Newspaper Page Text
THE TIMES : FEBRUARY 1, 1918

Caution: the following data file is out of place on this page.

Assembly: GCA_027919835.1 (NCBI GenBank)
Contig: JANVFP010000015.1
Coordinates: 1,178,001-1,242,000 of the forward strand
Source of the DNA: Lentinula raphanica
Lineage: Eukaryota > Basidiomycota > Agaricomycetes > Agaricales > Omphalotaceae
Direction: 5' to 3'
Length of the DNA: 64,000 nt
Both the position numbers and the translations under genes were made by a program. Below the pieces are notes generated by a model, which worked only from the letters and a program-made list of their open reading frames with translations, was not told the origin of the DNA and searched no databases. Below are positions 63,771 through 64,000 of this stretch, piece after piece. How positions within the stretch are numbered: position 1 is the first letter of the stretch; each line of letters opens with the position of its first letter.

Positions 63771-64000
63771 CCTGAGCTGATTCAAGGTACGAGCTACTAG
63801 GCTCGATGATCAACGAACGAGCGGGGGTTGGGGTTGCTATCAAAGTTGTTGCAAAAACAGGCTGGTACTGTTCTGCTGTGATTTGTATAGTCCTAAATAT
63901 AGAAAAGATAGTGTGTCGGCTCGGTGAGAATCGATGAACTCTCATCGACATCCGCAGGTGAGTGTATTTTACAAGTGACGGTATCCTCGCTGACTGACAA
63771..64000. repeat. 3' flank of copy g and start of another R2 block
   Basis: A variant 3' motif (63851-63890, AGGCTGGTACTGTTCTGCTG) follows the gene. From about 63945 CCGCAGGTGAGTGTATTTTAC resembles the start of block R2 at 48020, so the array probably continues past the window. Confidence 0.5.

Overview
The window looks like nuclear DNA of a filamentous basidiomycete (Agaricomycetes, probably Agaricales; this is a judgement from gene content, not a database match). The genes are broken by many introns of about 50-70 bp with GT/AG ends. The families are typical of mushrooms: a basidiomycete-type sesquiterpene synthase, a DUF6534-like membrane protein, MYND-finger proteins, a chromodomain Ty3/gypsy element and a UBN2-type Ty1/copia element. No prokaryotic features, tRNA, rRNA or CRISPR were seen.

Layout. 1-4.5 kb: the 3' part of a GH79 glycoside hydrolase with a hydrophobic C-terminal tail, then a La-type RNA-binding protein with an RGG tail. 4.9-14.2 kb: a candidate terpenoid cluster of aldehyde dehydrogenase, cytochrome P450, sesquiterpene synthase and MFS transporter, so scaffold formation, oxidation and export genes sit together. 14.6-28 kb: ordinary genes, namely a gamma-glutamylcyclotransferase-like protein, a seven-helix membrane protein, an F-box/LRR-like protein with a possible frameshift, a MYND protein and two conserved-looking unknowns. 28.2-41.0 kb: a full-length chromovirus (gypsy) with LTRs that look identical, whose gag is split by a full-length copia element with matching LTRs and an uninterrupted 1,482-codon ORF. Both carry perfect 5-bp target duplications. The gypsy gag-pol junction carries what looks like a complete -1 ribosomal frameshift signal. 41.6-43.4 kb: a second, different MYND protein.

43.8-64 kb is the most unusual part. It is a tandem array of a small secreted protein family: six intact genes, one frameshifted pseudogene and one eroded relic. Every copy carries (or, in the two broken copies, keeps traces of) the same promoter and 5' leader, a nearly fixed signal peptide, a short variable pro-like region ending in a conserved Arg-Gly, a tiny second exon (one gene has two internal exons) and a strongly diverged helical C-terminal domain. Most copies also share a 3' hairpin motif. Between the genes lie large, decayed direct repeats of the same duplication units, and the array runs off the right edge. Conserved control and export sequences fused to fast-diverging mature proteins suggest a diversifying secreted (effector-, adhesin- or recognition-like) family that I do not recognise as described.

10 lit (Br Da. 1. H. The poisons in man are taken care f, if man will do bjs part. The liver and kidneys act as the sewage disposal plants which separate and throw if the poisonous accumulations, if given half a chance. But many of us should not eat meat more than once a day. Eat vegetables, and what may be called "roughage" to stimulate bowel action, such as baked potato with the hard skin, Graham, rye or whole wheat bread, . onions, turnips, carrots, even 4 S '"U ARMY LIEUTENANT, DEMENTED, KIDNAPS FOUR; IS ARRESTED Marine Sergeant, "Arrested" for Not Saluting, Finds Two Under Gun In Hyde's Broadway Office Wild Ride In a Taxicab to House In Greenwich There Captor j Beats Two With, a Poker, They Say, Crying "I Am a " Hyena!" Surrenders In Police Raid. ; ; New Tork, Feb. 1 Sergeant Er leven Hyde, attached to the Marine Corps recruiting station at 24 East JJrd street, was walking from the ubway station to his office Wednes day afternoon when an army lieuten ant stepped up to him and demanded Why he iiad not properly saluted. 1 ' "Stand where you are," the lieu tenant told the sergeant, and tne lat ter obeyed. Then the lieutenant or dered the marine to follow him, and together they went to 361 Broadway where the marine was surprised to be ushered into a room where two s men in army khaki were sitting erect In chairs. .. Draped Men in Violet. The lieutenant told the marine to stand guard over the orivates. and Suspense, according to Sergeant Hyde, I the lieutenant returned compelled the two soldiers to undress and draped them in rolls of violet cloth. He cut slits in the material for their eyes and noses, and again left the room. Just at this time about 5 p. m. Louis Beissner who lives with his wife at 227 Waverly place with his and ordered him confined in a strait Wife, two sons and a daughter, and i jacket. Dr. Hanlon told Chief Talbot makes his living selling confectionery, entered 361 Broadway to sell candy to the employes, as is his custom. In hallway he met Lieut. Seymour W. Hyde of the Headquarters company, 806th Infantry, at Camp Upton. Lieut. Hyde, before he entered the army, was vice president of the Hydegrade Textile Co. at 361 Broad way. His father founded the busi ness there and Beissner had known him since boyhood. Lieut. Hyde bought candy from the confectioner. Then, as the latter tells the story. Hyde said: "Come upstairs, Beissner; I've some pretty pieces of goods to show you." i . Beissner was added to the list of the lieutenant's prisoners. A little later, all were put in taxicab and taken to Greenwich, where the Hyde ummer home is situated., They en tered through a cellarway, Hyde at all times covering his prisoners with a revolver. - Once in the house, Lieut. Hyde's actions, according to the stories of the men, grew rapidly more excited. Bergt Hyde said the Lieutenant beat nim with the poker from the fireside. Beissner last night displayed wounds on his head and nruisos on his body. Inflicted, he said, with a poker by Lieut. Hyde. "With the poker in one hand and the revolver in the other he shouted that he would kill me, and aimed blow after blow at me," Sergt. Hdye said. iHe kicked me in the "ribs. I aws afraid to cry out and afraid to resist, for I thought he would shoot me. He then took cartridges from his desk, put some of thorn in the re volver and ordered me to dance. I danced until I was tired' out." " The marine escaped from the lieu tenant's ferocity only when the offi- DIED. BRETER In this city, January 81, 1918, Dorothy B.ogerson Breyer, daughter of Charles C. and Dora M. Breyer, aged 10 months, IS days. " Funeral service will be held at her lafe residence, No. 174 Sixth ; Street on Sunday, Feb. 3rd at 2:30 p. m. Bib CASSEDY In this city, Thursday, Jan. 81, 1918, Minnie J. Cassidy. Friends are invited to attend the funeral from the residence of her cousin, Mrs. P. J. Scollins. No. 123 Center St., on Monday, Feb. 4th at 8:80 a. m. and from St. Augustine's church at 9 o'clock. - Burial in New Rochelle. N. T. B 1 b'p CASEY In this city, Jan. 31, 1918 Edward Casey. Friends are invited to attend the 1 '.funeral from the residence of Mrs. - W. HL. rage, 7 9 Clifford St., on Monday, Feb. 4 at 8:30 a. m. and fromBlessed Sacrament church at 9 a. m. , Interment St. Michael's cemetery. Bib BfeLOUGHLIN" In this city, Jan. 31, 1918, nomas F. McLoughlin. . Friends are invited to attend the funeral from his late residence, No. 174 Catherine street, on Saturday, 'Feb. 2nd, at 8:30 a. an, and at St. Augustine's chnrch af a. m. Interment in St. Micnaera ceme tery. AntomoMls eorteke. a the Liver and Keep Well TOE jy. 1 ! WATSON.) the much slandered cabbage, and Banerfcratrt. tttimoiate the liver into a thorough houseeleaning at least once a week, by taking a pi rely veg etable laxative made up and ex tracted from May-apple, leaves of aloe, root oi jalap, into a Pleasant Pellet, first made by Doctor Pierce nearly fifty yean ago and sold for 25 eta. by almost every druggist. To keep the kMneyf clean, dnnk plenty water between meals; also, if yon wish to " escape half the ills " which cause early deaths from kidney dis ease, affections of the heart, rheuma tism and goat, drink a pint of hot water a half hour before meals. This with regular outdoor exercise, sensi ble food, and occasionally Anuria (doable or triple strength) after , meals for a few weeks at a time, and there is no reason why a man or woman should not live to be a hun dred. This Anuric stimulates the kidneys, causing them to throw out the poisonous uric acid which causes us to have pains in the back, lum bago, rheumatism or gout. Anuric always benefits and often cures the cause of kidney disease, as well as rheumatism and gout. Sold by druggists, or send 60 cents to Dr. V. ST. Pierce, Buffalo, N. Y., or 10 cents for trial package. cer turned on one of his other prison ers, he said. " 'I am a hyena'," Beissner says he told him. But Lieut. Hyde, tired of the ex citement, ordered the four men to lie down and went to sleep. While the officer slept the two sol diers from Camp Upton slipped out of the room, opened a window and ran into town after the police. Two policemen and a sergeant responded. Outside the house they found the chauffeur of Lieut. Hyde's car, Mi "a Turner of No. 153 East 53 rd street. They arrested him and went on toward the house. . Lieut. Hyde drew his revolver as the policemen entered. Instead of firing it, he meekly held out his hands Then the cauffeur drove the whole party to the Greenwich police sta' tion. There Lieut. Hyde was aMe to give iis address, but the policemen found him hard to handle. Dr. Albert F Hanlon was called and gave the Lieu tenant something to quiet his nerves the Lieutenant was clearly insane. The chauffeur was ordered to drive the confectioner and his kidnapped compaions back to New York. They reached the city about 3 p. m. yester day. Beissner found his family in wild alarm. At the Marine Corps Re cruiting Bureau the commandant was on the point of reporting the sergeant as a deserter. The Greenwich police notified Wal ter L. Worrall of iPelham Manor, an executor of Lieut. Hyde's father's es tate, and his mother, Mrs. Seymour J. Hyde, who lives at No. 375 Park ave nue. Lieut. Hyde is 24 years old. He went from Plattsburg to Camp Union last September and had recently been promoted to a First Lieutenancy for meritorious work. His mother said jasi mgnt ne naia oeeu. w-urtiiiiB vtiry hard. At Camp Upton associates who thought a great deal of him had been worried for a week over his condi tion. "He has 'been working tinder tre mendous presure lately, and I have all along feared he would break down," Mrs. Hyde said. When Lieut. Hyde asked Wednes day for two days' leave, his associates at camp rejoiced. They hoped the rest would avert the breakdown that was obviously coming. At Camp Up ton last night it was said Lieut. Hyde was a hard worker and a splendid fel low, liked by all who came in contact with him. His attention to duty and his desire to get ahead led him to ap ply himself at long hours and brought him to. the nervous tension that nad been generally marked last week. The Headquarters Company was much affected over the reports from Greenwich. The eyes of Capt. Thatch er, the Adjutant, filled with tears when he talked to a newspaper man about the case. The Camp Upton privates who were nicked up in New York by Lieut. Hyde and carried with Beissner nd the Marine Corps Sergeant were Frank H. Pleuss and William D. At chon, both of the 360th Infantry. OBITUARY MINNIE J. CASSIDY. Minnie J. Cassidy, for a number of years a clerk In the employ of the Ashcroft Co., died last evening at the home of her cousin, Mrs. P. J. Scol lins, 123 Center street, after a short illness. Miss Cassidy bad resided in Bridgeport for a number of years. She was a member of St. Augustine's church. Miss Cassidy is survived by her father, Bernard Cassidy, and a brother, John Cassidy, of Mamaro neck, N. T. The body will be taken to New Rochelle, Monday morning, for burial. . FRENCH IN RAIDS Paris, Feb. 1 French troops made raids last night on the German lines in the vicinity of Nieuport. Belgium, and in the Rheims sector. A number of prisoners and : one machine , . gun were captured, the war office an nounced today. NAVAL RESERVE FORGE RIGGER THAN OLD NAVY (Continued from Page 1.) liant achievements of the American destroyer flotilla in the war and the bravery ef American gun crews aboard merchantmen. "Head the atorv of the Cassin " he said, "which, though struck by a tor pedo and seriously crippled, refused to return to port as long as there ap peared to be a chance of engaging the submarine. The whole country was thrilled by the account of the exploit of the Fanning and the Nicholson in destroying a. German submarine and capturing its entire crew. The Brit ish admiral in commending officers and men said: The whole affair re flects credit on the discipline and training of the United States' flotilla.' "The first officer lost in the present conflict, Lieut. Clarence C Thomas, after the Vacuum waa sunk, cheered his freezing men as they were tossed about in an open iboat for from land, and he at last perished from cold and exposure. After the Jacob Jones was sunk Lieut. S. F. Kalk, though weak ened by shock and exposure, swam from raft to raft, to equalize the load and keep afloat the men who were awaiting rescue, and in the night, be fore succor arrived, perished. Let us not forget those two gun ners of the Antilles who stood bj their guns until it was too late to es cape. The contests of the Silver Shell, which sent down the submarine that attacked it: of the Moreni, on which the men stayed at their guns until the flames flared up to the top of the smokestacks; of the Campana, whose gunners fought for hours until their ammunition was exhausted; of the J. I Liuckenbach, hit nine times and temporarily disabled, fought a sub marine for four hours, belore aid ar rived and later managed to reach port under her own steam; of the Arme nia, and a dozen others are notable enough to be recorded1 in naval his tory." AUGUST KENN DERIDED ENTR OF U. S. IN WAR New -York, Fob. 1 The govern ment placed on the stand here today in the trial of August Hennig, charg ed with tampering with the gyroscope attachment of torpoes Charles R. Har rigan, 19 years old, who testified that Hennig had expressed the opinion that "Germany will win the war" and that "the American people made monkeys of themselves in entering the war against the kaiser." His testi mony was intended to prove Hennig's motive in tampering with the torpedo steering device. Harrigan told of obtaining em ployment last November at the mu sition works of E. W. Bliss & Co. in Brooklyn, where Hennig was fore man. Hennig, subsequently engaged him in conversation about the war, Harrigan said. "I understand you just came from Germany," the witness testified that Hennig asked him. " 'What about the submarines? T understand the Germans are building one a day." "No," the witness said he replied, "they're building only about one a week in Wilhelmuhaven." Hennig insisted that the witness was mistaken, the latter declared, and then turnedto the subject of the Ger man army and wha,t it was accom plishing, declaring the newspapers were printing "lies" about Allied suc cesses in the west. "The American soldier is a poor fighter," Harrigan said Hennig de clared. "If those dudes with white collars and brown shoes ever reach the other side they will get the beat ing of their lives." WOMAN" FUGITIVE HELD Mrs. Guiseppi Loranzo, who desert ed her liusflDand about three weeks ago, taking from their home at 161 Willard street $150 and jewelry, has been ar rested in Jersey City, N. J., and will be brought back to Bridgeport for trial. DOWN AND 00 MOTHER BRACE DP. SURPRISES WHOLE FAMILY She had worked, loved and was happy in doing for her children, and when she started to break down they were frantic, were willing to do al most anything to make her last years happy and free from worry and ill ness. Nothing they did seemed to help; doctors, medicines or rest gave no results. Finally, when all were about desperate with worry a neighbor in duced them to try Phosphated Iron. It had worked such wonders with her old folks. Ready to grasp at any help they got a supply and the way their mother improved from the start was almost too good to believe. It sure was a happy and reunited family and you can bet they are all boosting Phosphated Iron to the limit. Doctors the world over will tell you what Phospates and Iron will build up and store strength and energy against old age and nervous break downs. One of. our leading physicians says, "The results I have obtained with Phosphated Iron have been great in cases of old people, where it was necessary to build up strength, revive bodily functions, give them life, renewed youth and' health." There must be something to it. Doctors and druggists all tell , the same story of success. Special Notice To insure physi cians and their patients getting the genuine Phosphated Iron it is put up in capsules only. Do not allow dealers to give you pills or tablets, Insist on capsules. Hindle's Drug Stores and leading druggists every- wbare. Adv. HELMET -OF HON TAKEN BY LOCAL. BOY AT CAMBRAI (Continued from Page 1.) and with his prize- scampered to safety. He wrote his brother Myron about it. He told Myron that the first . oocument. She gave William Ritch, Boche helmet to arrive in Bridgeport i ono of hr chauffeurs, power of attor was on its way. The trophy arrived j r'ey it is understood that he yesterday at the Customs House in j transacted a great deal of her busi custody of Collector James L. McGov- I nss. It was he who signed the note ern. The helmet was packed in a box witI which she got $1,050 from Mar used to ship election ballots to New j Saret Graham, her maid. York soldiers on duty in Franca. Frequent efforts have been made to Along with the helmet came a part : Bet this note from the maid, who has of a German newspaper which "Bill" : turned it over to her attorney for safe removed from the Boche's clothing, i keeping. The newspaper contains a score of j "In Memoriam" notices for Huns'saia. trom what 1 can learn from who have died in battle. j my client she was working at the The helmet is of fibre and bears . Herald Square Hotel in New York, the usual military insignia on the when she met the Chapman woman, front. Under the visor, the initials She wormed her way into the confl "G. H." are incribed. dence of the girl and brought her to Collector McGovern, after entering ' Bridgeport as her maid at the salary the helmet in the customs record. turned it over to Myron Marvin, who is proudly displaying it today. "Bill" Marvin is the son of the late William Marvin, for many years an j employe of the job department of the Farmer Publishing Co. He is 24 years old and before his enlistment was employed at the Wolverine Motor Works here. He enlisted last June. To his brother, "Bill" writes that two other Bridgeport soldiers Harry Carlscn and George Williams, both of the East Side were also en gaged in the Cambrai encounter. RUSSIANS IN U. S. MEET TO CONFER UPON BOLSHEVIKI New York, Feb. 1 Delegates from more than 60 Russian organizations throughout the country attended the opening session here today of what was described as "the first convention of Russian citizens in the United States." The chief purpose of the gathering is to ascertain the sentiment of Rus sians in this country toward the Bol sheviki. Other questions to be disenssed in clude the rendering of legal and med ical assistance to Russians in the Uni ted States; emigration from the Uni ted States to Russia; -the advance of cultural interests of Russians in the United States; and the definition of rights and duties of Russians under the American selective draft law. APPORTION TAX LEVY ON SAVINGS BANKS OF STATE Hartford, Feb. L The tax of one quarter of one per cent, on savings deposits to be paid in 1M8 to the state will come from the following: Savings banks, $778,479.15; savings departments of trust companies, $74, (389.69; savings departmetns of na tvnal banks, $26,105.78; total, $879, 174.62. This amount shows an increase of about $10,000 over that of last year. CONGRESSMEN'S INCOMES WILL BE LEVIED UPON I never knew her, for if 1 naa sne , . . , , . , would never have buncoed' me the Washington, Feb. 1 Members of- v, , Congress, although exempted by lawjwa f !,?ff triat. WPT,t into ' which operates on incomes of more than $6,000 in addition to the regular income tax, will have to pay it never theless, by a ruling made today by Internal Revenue Commissioner Roper. The law exempted officers and em- ployes of the -government. The in- ternal revenue commissioner ruled that Congressmen are neither. John H. Ruhlmann, Traction Magnate, Called By Death Detective Captain Cronan said that Toungstown, O., Feb. 1 John H. as yet no move has been made by the Ruhlmann, widely known as a pro- Bridgeport police in the matter, but moter of interurban lines, died of that new evidence was continually be pneumonia here Thursday night. He ing turned up which may lead to took the leading part in the building , startling results. of the Toungstown & Southern rail- -Erwin Jennings, of Jennings Broth way between here and Columbiana ' ers Garage, stated that she had paid and for several years he had been ! him $1,000 as deposit on a costly au working on the Lake Erie A Youngs-. tomobile in which she was going to town road, to ennnert this HHr wifh ! tour the country next summer. The Lake Erie in Conneaut. LURE OF ALCOHOL LEADS TEN SCORE SALVS TO DEATHS Petrograd, Feb. 1 Two hundred persons perished in a fire in an alco hol factory in Novo Archangelisk. A crowd of cuirassers broke into the factory and became trapped in the cellar. Some one lighted a candle and the alcohol fumes exploded. SIXTEEN CLASSES OF GREEKS GIVEN CALL TO SERVICE ; London, Feb. 1 Sixteen classes of Greek reservists have been called to the colors, Reuter dispatch from Athens says. HOPKINS ACCEPTS V. S. POST Washington, Feb. 1 Dr. Ernest M. Hopkins, president of Dartmouth col lege, sent to the war department to day his acceptance of the position of supervisor of industrial relations in the office of Maj. Gen. Goethals, act ing quartermaster general. Dr. Hop kins will be stationed at the war de partment. MERIDEN HOSPITAL GETS $30,000 GIFT. Meriden, Feb. 1 Gifts of $30,000 in all to the Meriden hospital were anndlrnced today. John L. Billard increased a $5,000 contribution to $30,000 ,in memory of his parents, and Arthur S. Lane gave $5,000 in-memory of his wife. In each instance the money may be used for general purposes. Itaies Want Ads. One Cent Ward WIDOW'S f!T $60,000 FROM FIRM IN MASS. (Continued from Page 1.) man on their books. From what can be learned the vo- man seldom put her name to any When seen today, Attorney Smith or ? a month and her keep. She continually told the girl that she was worth $20,000,000, owned the biggest linen mills in the world at Belfast, Ireland, and several large iron foun- dries situated in Worcester and Chi cago." When seen at The Stratfleld, Mar garet Graham, who is now employed there as a n maid, said: "Mrs. Chap man introduced me to William Ritch, her chauffeur, as her attorney and that man always posed to me as being the woman's lawyer. The first time she asked me for any money she threw her arms about me and said, 'Dearest Margaret, let me have $30 immediately; my checks have not come through and when I get my money I will pay you back double. I'm going to make you a rich girl, dress you in silks and satins and in troduce you to society.' "These Joans continued for some time until I accompanied the woman i to New York with Rich. She told me j that she was on her way to Worces- t ter to transact some very important ' business, and incidentally to get her quarterly alion-ance on her income. '. She told me that she would have to ', have some morey and got me to draw out all I had left in the bank, more ! than 1,000. She got Ritch to give me i a note for that amount and I came. I back to Bridgeport. I "When she returned to Bridgeport her manner toward me was altogether ' changed. She used to leave me all j alone in the house at Lordship manor with nothing to eat in the place and I used to get so hungry. If it was j not for some neighbors, such as Mrs. ' Phelan, who lived next door, I should j, have died from hunger. Finally she ! got to abusive that I sought refuge in the city and IMrs. Beecher, house keeper at The Stratfleld, gave me my present position." Fred Freyler, when seen at the Fairfield today, said: "Of course, the only way in which I know the woman is through her having nearly at! her meals in my restaurant, and spend ing considerable money on lavish en tertainments for 'arge parties of friends. I naturally thought that she was everything that she represented herself to be and willingly let her have the two large sums of money which she said she needed during a temporary pinch. "Outside of seeing her continually In my place of business and knowing that she resided in Lordship Manor 1 1 know nothing about the woman. In iact I would be safe in saying tnat large real estate deals with the Wil- kenda Land Co., and made arrange- j ments to buy a big piece of property in the exclusive Lor'Jship Manor sec tion upon which to build a palatial apartment hotel for M ss Mae Love, owner of furnished apartments on tne , , t, . Tiid , T . faary lav rallnn1 to discuss the matter in. detail, but did say that the Chapman woman lived in her house for a whole winter when ) her husband was alive, and that she ! refused to accommodate her again aer she falled to pay bIUs to mer- machine was to be specially designed and when he saw the way things were going work on the order was stopped. He still retains the $1,000 and expects that efforts will be made to attach it by some of the many victims of Mrs. Chapman. LONDON PROTEST BREAKING UP OF SOCIALIST MEET Washington, Feb. 1 Representa-J Live juunuon, oociausi, oi in ew x orK, protested in the house today aguinst the dispersing of a Socialist state con vention in South Dakota set for Jan. 22, 23 and 24. VIRGIN ISLANDS GOVERNMENT ASKS FOR PROHIBITION St. Thomas, "Virgin Islands, Fe'b. 1. The government introduced in the Legislature today a measure prohibit ing the importation, manufacture, sale, giving away or having possession of intoxicating drinks within six months after approval of the bill. In pro posing this legislation the government pointed out the extent of the temper ance movement throughout the world, especially in the United States, and recommended that the Virgin Islands take action rather than await the mandate of superior authority. AERIAL LAND DIRECTOR. London, Feb. 1 The somewhat paradoxical office of Director-General of Lands for the Air Ministry is an nounced. Sir Howard Frank is the new director-general, and, as he also holds the same title for the War Of fice and Ministry of Munitions, the whole of the renting management and compensation for these three great departments will be under one - con trol. . ' SEELY'S, 1115 MAIN ST., FEBRUARY CLEARANCE SALE WOMEN'S AM) MISSES' Coats, Suits, Dresses, Skirts, Waists MONEY SAVING BARGAINS FOR ALL Winter Coats at $10.00 and up $6150 Sweaters now $ 3.00 each $5.00 Georgette Crepe Waists $ 3.00 each $5.00 Crepe de Chine Waists. .$ 3.00 each Handsome Silk Dresses $ 7.50 and up Odd Lot Serge Skirts $ 3.00 each $2.50 Silk Waists ......$ 1.95 each Smart Serge Dresses from : $10.00 up IfEW SPRING WAISTS $1.25 to $4.95 ' Sizes 36 to 53. SEELY'S WOMEN'S WEAR SHOP 1115 Main St. Security Bldg. One Flight Up BUY UP STAIRS AND SAVE "DOLLARS" FIGHTING FUEL FAMINE IN NEW YORK S fi &' - l s&r? o fc ff?; VSjr Sm V f. i New York, more than most other Eastern cities, is hard hit by the fuel famine and has had to resort to the use of every available substitute for. coal. The illustration shows men peddling baskets of wood on the streets, and furnace men of one of the big buildings trying to heat the place by burning great bundles of waste paper in the furnace. UN ASSERTS CRISIS EN STRIKE NACE IS OVE (Continued from Page 1.) and the strike appears consequently to have been orphaned, so far as these tTOft authoritative rdies are con cerned. The part played by Philipp ; Scheidemann, Frieoricn ijaert ana Herr Braun, Socialist leaders, is ex plained on the gorund that they are anxious to prevent the strike from re sulting in disorganization and rioting. While the party as such endorses the political demands regarding domestic affairs which were made by the strik ers, it is generally believed that it definitely disapproves the present strike as an instrument for forcing the government to meet these de mands. The Tageblatt warns Scheidemann and Ebert against playing Trotzky's game, and appeals to the radical leaders to bring the outbreak to a conciliatory conclusion, on account of the effect abroad and for the sake of the future prospects for the internal reforms championed by the reich j.stag majority parties. The official bulletin or tne jsanonai Liberty party declares that the Ber lin strike leaders are playing into Trotzky's hands. Most of the news papers of the reichstag majority par ties continue their criticism of the Socialists. The Germania says that by associating themselves with the strike both sections of the party have displayed very bad tactics, which might well have consequences incon venient to themselves. The Frei sinnige Zeitung says, the progressive people's party will have nothing to do with the latest acts of the Social Democrats, on whom it throws full responsibility for all consequences ol the strike. The Kreuz Zeitung of Berlin prints an abusive article regarding the strik ers who, it says, are behaving as if on a holiday. HELD FOR STEALING HAM Carl Smith, of 1598 Stratford ave nue, was held for the superior court under bonds, of $500 today on the charges of stealing part of a ham out of Rader's .butcher shop, 591 Pem broke street. TELEGRAPH BUILDING BURNS. Winnipeg, Man., Feb. 1 Fire swept through what is known as the old Canadian Pacific telegraph building here today. A Chinaman was killed. The loss was estimated at $300, 000. MASONIC NOTES MembetiB of Corinthian Lodge, No. 104, F, & A. M-, are requested to at tend a communication of the lodge to j be held at the Masonic Temple, on ! Tuesday evening, February 5, at 7:30 o'clock. The M. M, will be worked. advertise: in the times CEP, Up Stairs, Security Bldg. WOMAN FAINTS AS HARTFORD I LASHES THROAT Hartford, Feb. 1 Persons passing through Bushnell park about 1:30 this afternoon were horrified to see a man seated on a bench draw a razor from his pocket, slash his throat and fall to the ground. A young wom an spectator fainted and men who hurried to the man's side were blood spattered. The man was John Alonzis, address unknown, of middle age and well dressed. He was hurried to a hos pital, where it was said an hour later that his case was critical. London, Feb. 1 Owing to the break between the Bolshevik govern ment and Rumania the revolutionary committee of the Black Sea fleet has resolved to confiscate the means of transports belonging to Rumania, ac cording to an Exchange dispatch from Petrograd. About 40 steamers and several warships have been seized in Black Sea harbors. FOOD SOURING IN STOMACH CAUSE NDIGESTION, GAS 'Tape's Diapepsin" relieve. stomach distress in five minutes. Wonder what upset your stomach which portion of the food did the damage do you? Well don't bother. If your stomach is in a revolt; if sick, gassy and upset, and what you just ate has fermented and turned sour; head dizzy and aches; belch gases and acids and eructate undi gested food; breath foul, tongue coated just take a little Pape's Dia pepsin to help neutralize acidity and in five minutes you wonder what be came of the indigestion and distress. Millions of men and women today know that it is needless to have dys pepsia A little Diapepsin occasional ly keeps the stomach sweetened and they eat their favorite foods without fear. If your stomach doesn't take care of your liberal limit without rebel lion; if your food is a damage instead of a help remember the quickest, sur est, most harmless relief is Pape's Diapepsin, which costs only fifty cents for a large case at drug stores. It's truly wonderful it stops fermen tation and acidity and sets things (straight, mo gently and aaaOy that it la really astonishing. -Adv.